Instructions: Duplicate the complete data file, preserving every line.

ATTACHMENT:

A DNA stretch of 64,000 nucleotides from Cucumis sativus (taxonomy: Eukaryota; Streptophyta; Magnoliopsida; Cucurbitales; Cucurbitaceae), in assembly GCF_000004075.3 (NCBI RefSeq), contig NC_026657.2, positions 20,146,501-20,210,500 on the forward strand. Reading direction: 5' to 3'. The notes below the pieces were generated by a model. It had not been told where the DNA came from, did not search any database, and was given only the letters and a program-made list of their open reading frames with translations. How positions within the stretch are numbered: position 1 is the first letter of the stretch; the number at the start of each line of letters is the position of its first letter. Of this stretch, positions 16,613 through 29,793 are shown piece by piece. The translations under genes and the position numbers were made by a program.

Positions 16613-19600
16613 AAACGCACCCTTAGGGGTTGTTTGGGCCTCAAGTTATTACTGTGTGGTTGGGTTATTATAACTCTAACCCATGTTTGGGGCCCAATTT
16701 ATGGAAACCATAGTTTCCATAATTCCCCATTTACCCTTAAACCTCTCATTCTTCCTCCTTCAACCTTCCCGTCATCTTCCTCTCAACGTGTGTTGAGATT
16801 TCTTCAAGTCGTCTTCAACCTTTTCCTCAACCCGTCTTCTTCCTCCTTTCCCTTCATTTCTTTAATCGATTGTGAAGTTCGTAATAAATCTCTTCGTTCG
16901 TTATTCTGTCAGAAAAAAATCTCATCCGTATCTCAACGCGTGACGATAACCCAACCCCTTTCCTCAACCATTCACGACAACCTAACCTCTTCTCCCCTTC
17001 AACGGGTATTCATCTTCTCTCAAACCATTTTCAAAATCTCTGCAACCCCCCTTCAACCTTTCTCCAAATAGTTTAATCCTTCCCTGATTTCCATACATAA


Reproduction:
A DNA stretch of 64,000 nucleotides from Cucumis sativus (taxonomy: Eukaryota; Streptophyta; Magnoliopsida; Cucurbitales; Cucurbitaceae), in assembly GCF_000004075.3 (NCBI RefSeq), contig NC_026657.2, positions 20,146,501-20,210,500 on the forward strand. Reading direction: 5' to 3'. The notes below the pieces were generated by a model. It had not been told where the DNA came from, did not search any database, and was given only the letters and a program-made list of their open reading frames with translations. How positions within the stretch are numbered: position 1 is the first letter of the stretch; the number at the start of each line of letters is the position of its first letter. Of this stretch, positions 16,613 through 29,793 are shown piece by piece. The translations under genes and the position numbers were made by a program.

Positions 16613-19600
16613 AAACGCACCCTTAGGGGTTGTTTGGGCCTCAAGTTATTACTGTGTGGTTGGGTTATTATAACTCTAACCCATGTTTGGGGCCCAATTT
16701 ATGGAAACCATAGTTTCCATAATTCCCCATTTACCCTTAAACCTCTCATTCTTCCTCCTTCAACCTTCCCGTCATCTTCCTCTCAACGTGTGTTGAGATT
16801 TCTTCAAGTCGTCTTCAACCTTTTCCTCAACCCGTCTTCTTCCTCCTTTCCCTTCATTTCTTTAATCGATTGTGAAGTTCGTAATAAATCTCTTCGTTCG
16901 TTATTCTGTCAGAAAAAAATCTCATCCGTATCTCAACGCGTGACGATAACCCAACCCCTTTCCTCAACCATTCACGACAACCTAACCTCTTCTCCCCTTC
17001 AACGGGTATTCATCTTCTCTCAAACCATTTTCAAAATCTCTGCAACCCCCCTTCAACCTTTCTCCAAATAGTTTAATCCTTCCCTGATTTCCATACATAA